A few months ago I entered a prototyping competition, The ProtoHype Challenge, with some coworkers. This competition is being sponsored by both TechShop and the University of Pittsburgh’s Clinical and Translational Science Institute. The goal of the competition was to pair people with good prototyping skills (TechShop Members) with ideas for a medical device or biomedical research tool. Ten groups from Pitt provided challenges from which the prototyping teams could submit proposals. Our team was lucky enough to be chosen to prototype our favorite challenge: calibration of commercial motion capture IMUs (Inertial Measurement Units).
A few days ago I tried to update the mass of an off the shelf component in Fusion 360, something I do often in SolidWorks and Inventor, and found that I couldn’t. One of my most often used features in CAD packages (especially when the weight of a design is important) didn’t exist.
The final CAD program we will be looking at in this series is Autodesk Fusion 360. At first glance, Onshape and Fusion 360 are rather similar. Both are a sketch/feature based modeler where you define a 2D profile and then convert that into a 3D shape. Both also offer the ability to create an assembly (or collection of parts) without drawing a hard distinction between a part or assembly file. So what sets Fusion 360 apart from Onshape?
In this CAD for Hobbyists series I am going to be comparing four CAD packages that are available for hobbyists: Creo Elements, Fusion 360, Onshape, and OpenSCAD. In order to compare these four packages I am going to use an example project where I create the same simple CAD model in each.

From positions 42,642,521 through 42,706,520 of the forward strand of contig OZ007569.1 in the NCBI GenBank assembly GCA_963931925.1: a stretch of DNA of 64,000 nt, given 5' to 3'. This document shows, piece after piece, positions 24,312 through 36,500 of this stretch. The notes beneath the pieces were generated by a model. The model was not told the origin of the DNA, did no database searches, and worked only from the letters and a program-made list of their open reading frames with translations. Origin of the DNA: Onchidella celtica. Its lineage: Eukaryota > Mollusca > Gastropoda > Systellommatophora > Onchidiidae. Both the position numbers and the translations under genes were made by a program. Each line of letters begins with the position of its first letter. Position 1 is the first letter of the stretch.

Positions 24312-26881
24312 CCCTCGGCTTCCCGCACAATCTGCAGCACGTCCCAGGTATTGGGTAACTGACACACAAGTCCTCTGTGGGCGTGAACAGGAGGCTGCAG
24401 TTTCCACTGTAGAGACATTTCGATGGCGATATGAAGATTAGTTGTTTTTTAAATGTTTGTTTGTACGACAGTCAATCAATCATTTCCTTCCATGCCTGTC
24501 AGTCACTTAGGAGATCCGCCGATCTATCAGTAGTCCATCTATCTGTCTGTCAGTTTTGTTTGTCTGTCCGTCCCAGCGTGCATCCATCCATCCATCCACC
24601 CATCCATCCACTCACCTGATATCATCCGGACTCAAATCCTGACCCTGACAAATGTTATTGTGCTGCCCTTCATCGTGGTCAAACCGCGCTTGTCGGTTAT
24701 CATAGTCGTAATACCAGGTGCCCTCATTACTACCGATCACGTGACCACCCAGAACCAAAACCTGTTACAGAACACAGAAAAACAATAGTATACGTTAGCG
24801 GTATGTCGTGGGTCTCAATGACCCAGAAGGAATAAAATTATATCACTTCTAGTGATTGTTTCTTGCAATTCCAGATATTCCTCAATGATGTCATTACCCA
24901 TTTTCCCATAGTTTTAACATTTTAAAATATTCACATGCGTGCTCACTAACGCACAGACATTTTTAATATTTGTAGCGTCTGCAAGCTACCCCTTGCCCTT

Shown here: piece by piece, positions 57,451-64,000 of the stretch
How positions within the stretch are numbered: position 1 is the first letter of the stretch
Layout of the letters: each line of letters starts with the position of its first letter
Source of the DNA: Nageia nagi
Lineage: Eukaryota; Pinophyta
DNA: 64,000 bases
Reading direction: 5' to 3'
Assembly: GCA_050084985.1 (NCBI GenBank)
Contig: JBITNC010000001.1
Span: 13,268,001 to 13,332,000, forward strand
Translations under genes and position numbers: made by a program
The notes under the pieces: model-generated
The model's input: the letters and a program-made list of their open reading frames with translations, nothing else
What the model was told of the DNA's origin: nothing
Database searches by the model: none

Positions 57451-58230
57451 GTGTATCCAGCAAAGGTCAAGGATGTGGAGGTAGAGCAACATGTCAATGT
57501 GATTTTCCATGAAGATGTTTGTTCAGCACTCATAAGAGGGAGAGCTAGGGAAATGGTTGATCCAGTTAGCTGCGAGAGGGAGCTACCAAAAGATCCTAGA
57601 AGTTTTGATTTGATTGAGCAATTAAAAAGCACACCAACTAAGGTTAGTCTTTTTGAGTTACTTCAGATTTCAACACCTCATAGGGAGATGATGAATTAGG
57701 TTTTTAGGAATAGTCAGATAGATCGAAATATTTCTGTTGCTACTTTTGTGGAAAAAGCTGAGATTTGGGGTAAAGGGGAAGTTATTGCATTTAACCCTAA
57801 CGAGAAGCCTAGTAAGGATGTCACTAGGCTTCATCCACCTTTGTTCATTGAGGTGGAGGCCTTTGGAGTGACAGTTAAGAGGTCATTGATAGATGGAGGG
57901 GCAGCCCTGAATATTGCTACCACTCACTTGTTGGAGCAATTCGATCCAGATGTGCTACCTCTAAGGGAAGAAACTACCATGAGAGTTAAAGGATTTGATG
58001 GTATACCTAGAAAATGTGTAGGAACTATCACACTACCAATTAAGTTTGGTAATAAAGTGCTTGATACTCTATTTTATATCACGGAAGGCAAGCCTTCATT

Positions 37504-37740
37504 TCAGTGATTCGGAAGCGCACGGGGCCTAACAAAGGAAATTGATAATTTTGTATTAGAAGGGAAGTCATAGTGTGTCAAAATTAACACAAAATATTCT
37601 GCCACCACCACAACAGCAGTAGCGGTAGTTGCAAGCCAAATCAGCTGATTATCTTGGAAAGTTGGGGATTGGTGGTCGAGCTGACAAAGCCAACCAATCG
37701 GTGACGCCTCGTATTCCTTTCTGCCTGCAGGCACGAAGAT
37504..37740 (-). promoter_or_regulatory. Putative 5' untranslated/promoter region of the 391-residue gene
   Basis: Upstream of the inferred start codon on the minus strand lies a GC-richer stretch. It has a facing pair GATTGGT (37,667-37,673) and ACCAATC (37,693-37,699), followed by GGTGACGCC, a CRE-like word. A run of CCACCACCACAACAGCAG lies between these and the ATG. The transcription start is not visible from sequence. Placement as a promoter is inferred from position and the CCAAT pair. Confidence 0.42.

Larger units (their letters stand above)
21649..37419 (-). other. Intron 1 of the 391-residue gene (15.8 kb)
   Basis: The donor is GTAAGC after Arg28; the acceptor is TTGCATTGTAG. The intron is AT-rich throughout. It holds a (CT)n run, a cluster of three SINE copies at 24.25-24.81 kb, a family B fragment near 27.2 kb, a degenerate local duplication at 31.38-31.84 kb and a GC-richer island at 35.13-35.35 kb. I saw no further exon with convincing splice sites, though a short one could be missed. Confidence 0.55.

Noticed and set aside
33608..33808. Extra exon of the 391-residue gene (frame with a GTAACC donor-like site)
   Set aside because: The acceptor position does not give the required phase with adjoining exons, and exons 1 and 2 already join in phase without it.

This post is the first of a series on CAD for Hobbyists. Be sure to check back for more posts in the series.
I get to use CAD software almost everyday. There are so many programs currently available it can be hard to choose one. At work, I alternate between two of the larger players in the CAD game, Inventor and Solidworks, dependent on client needs. I’ve been using both off and on since the mid-2000s, and over the years I’ve seen each one add a ton of features (and fix a ton of bugs). More often than not, when one of them adds a great feature, in the next year or two the other will add a similar feature leveling the playing field in the CAD software feature arms race. With the current versions of both packages it is hard to say who is currently ahead. Certainly, each package has its quirks and you have to take a minute to adjust to how each functions, but to the average user the packages offer the same features.